Catch up 2017 (Body)

So its been a while since I have updated anything on the blog and I want to apologize to all my loyal fans (I think there are some out there).  2017 made a lot of progress after the go kart stage with still some mechanical work happening, but most of the hours going towards interior/body/etc.

I will try and do several updates in a mostly chronological manner, but some may get out of order since I have a lot of updates.

To start with there has been a lot of work on the body both fitting and trimming panels as well as me getting comfortable sanding and working with the fiberglass, but before we get into that… some shiny!  The grill came with a matte/machined/rough finish, and being the cheap guy that I am, I decided to invest some of my own man hours in attempting to sand and polish it instead of paying someone to coat it.  You can see in the pictures below it’s transformation, I went from 220 grit paper to 2000 (left over from when we did the Chevelle’s paint job) and finished with a buffing wheel and Mothers aluminum polish.  The results are pretty good, not a high chrome finish, but certainly shiny and looks a lot better than before.  I still ended up with some deep scratches and a few inclusions from the casting process, but they will most likely only bother me and I am proud of the result.

Prior to getting the body on, I routed all of the a/c and coolant hoses and had them crimped by a local shop.  Below are the manifold connections on the firewall and where  I ended up stashing the a/c dryer.

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Next up, around March ’17 we fit the body and I started doing all the small cutouts and edits that are needed, you can see I was using some of the FFR stickers to mock up my gauge locations which are actually almost perfect matches to the diameter of the gauges.  Also below are holes for brake lights and access panels behind the firewall.

Below are some additional fitting work with the body and top, I used a ratchet strap to pull in the back driver quater panel before drilling the hole to get the right width of the door opening, also had to do some sanding to get the firewall to fit, but overall it went pretty well and the top looks kickass.  I had planned on bike fenders, but I am really liking the open wheel look for now.

 

The next topic are doors.  I have limited picture of that effort because it was so frustrating to actually get done I dont even want to describe it and I didnt want to take any pictures.  Honestly they still catch and need more adjusting  but I dont have the energy at this point.  Also below is a picture of me in my fiberglass cutting gear… safety first!  It was a long process, and the one thing I can recommend is taking your time and not getting frustrated.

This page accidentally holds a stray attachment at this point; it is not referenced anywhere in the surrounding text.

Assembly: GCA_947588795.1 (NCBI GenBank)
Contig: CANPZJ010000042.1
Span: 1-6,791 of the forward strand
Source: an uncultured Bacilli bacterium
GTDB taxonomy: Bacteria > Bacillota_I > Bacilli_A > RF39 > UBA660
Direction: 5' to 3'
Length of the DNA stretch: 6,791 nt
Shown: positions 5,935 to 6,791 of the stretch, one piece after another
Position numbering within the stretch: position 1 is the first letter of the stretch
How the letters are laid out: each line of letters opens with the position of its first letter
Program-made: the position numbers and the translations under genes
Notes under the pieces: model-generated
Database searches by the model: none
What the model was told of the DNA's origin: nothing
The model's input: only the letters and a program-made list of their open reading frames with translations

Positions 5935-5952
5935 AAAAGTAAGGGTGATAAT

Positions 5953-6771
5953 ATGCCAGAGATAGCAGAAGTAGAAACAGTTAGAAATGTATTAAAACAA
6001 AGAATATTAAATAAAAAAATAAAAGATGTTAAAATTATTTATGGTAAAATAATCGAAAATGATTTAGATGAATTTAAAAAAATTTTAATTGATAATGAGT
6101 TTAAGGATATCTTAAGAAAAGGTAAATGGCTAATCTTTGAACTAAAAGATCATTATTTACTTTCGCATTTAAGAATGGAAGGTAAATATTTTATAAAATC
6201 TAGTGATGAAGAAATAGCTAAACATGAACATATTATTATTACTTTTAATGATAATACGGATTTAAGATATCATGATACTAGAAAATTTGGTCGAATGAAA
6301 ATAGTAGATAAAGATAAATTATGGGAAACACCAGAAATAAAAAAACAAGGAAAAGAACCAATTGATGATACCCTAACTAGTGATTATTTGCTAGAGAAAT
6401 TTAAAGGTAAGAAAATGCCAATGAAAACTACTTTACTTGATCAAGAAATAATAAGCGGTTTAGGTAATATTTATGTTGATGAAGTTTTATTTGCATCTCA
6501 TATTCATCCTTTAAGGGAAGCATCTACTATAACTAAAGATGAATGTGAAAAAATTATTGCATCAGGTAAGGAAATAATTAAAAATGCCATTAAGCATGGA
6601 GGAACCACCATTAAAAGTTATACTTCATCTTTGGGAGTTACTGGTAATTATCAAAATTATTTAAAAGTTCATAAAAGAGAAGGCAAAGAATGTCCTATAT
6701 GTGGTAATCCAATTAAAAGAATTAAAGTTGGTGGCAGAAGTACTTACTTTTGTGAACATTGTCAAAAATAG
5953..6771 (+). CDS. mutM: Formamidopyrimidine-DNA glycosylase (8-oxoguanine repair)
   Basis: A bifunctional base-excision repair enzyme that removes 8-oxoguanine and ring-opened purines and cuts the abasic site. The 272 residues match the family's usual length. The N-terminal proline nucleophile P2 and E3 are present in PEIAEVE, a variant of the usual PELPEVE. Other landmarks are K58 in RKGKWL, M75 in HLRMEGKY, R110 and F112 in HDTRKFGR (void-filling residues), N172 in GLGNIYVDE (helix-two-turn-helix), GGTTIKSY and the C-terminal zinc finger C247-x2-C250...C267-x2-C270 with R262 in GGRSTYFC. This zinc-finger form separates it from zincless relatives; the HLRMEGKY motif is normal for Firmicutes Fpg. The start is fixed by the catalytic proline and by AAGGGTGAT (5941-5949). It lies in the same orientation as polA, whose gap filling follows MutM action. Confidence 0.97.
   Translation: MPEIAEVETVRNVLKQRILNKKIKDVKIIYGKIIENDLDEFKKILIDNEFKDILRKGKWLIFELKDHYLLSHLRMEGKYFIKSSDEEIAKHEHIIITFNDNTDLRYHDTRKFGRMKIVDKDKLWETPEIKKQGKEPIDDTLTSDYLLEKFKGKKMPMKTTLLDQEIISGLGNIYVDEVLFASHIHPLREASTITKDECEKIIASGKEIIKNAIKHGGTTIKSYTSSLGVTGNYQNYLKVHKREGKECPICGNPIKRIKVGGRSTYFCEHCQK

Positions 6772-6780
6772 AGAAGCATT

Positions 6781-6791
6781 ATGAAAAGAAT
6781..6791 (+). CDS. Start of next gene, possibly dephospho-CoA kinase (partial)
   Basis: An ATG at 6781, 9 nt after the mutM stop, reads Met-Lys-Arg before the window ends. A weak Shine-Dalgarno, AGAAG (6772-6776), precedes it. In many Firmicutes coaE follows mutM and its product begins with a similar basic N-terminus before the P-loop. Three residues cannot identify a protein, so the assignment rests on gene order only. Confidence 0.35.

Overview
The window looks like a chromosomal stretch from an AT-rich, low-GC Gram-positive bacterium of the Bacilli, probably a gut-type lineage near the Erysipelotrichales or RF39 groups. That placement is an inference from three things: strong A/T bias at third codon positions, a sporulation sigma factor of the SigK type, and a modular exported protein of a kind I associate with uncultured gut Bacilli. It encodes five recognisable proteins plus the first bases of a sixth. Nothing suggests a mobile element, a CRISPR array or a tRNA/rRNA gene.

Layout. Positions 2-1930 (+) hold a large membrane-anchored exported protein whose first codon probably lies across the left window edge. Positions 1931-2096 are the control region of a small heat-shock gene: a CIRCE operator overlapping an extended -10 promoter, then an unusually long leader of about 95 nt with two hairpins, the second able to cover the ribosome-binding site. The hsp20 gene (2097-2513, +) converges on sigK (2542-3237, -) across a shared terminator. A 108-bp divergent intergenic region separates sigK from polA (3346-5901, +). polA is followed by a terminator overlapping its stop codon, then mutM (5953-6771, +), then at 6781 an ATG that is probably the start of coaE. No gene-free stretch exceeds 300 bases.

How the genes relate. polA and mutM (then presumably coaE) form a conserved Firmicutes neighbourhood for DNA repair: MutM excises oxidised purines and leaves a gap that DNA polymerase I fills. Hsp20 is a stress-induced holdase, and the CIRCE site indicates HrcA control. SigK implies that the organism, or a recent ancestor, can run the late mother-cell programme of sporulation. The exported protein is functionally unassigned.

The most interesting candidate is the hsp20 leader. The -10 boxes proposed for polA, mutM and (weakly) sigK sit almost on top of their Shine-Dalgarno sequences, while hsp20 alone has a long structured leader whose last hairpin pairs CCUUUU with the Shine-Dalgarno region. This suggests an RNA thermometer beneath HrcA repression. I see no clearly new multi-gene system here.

The door handles themselves were pretty easy, but they feel too flimsy (both interior and exterior) and dont have clean stops to prevent you from over stressing the cable.  I am working on the fix for that, but no solution right now.

 

Laying out the gauges and the dash was actually a pretty fun bit of work with a nice looking reward at the end, Kristy was instrumental in helping pick the layout as well as helping to measure out and sketch the locations.  Strangely enough though, whenever the fiberglass dust started flying she was absent…

One other note is that we ended up swapping the provided a/c controls which were black with a polished set purchased from vintage air to match the gauges and other polished accents.

One last section for the body catch up post is mounting of the hood hinge brackets and headlights as well as where I ended up stashing the coolant overflow tank.  In its current location, with no load on the wheels, I get about 1/8″ clearance between the tank and the upper suspension arm, but when on the ground it opens up to a respectable amount.

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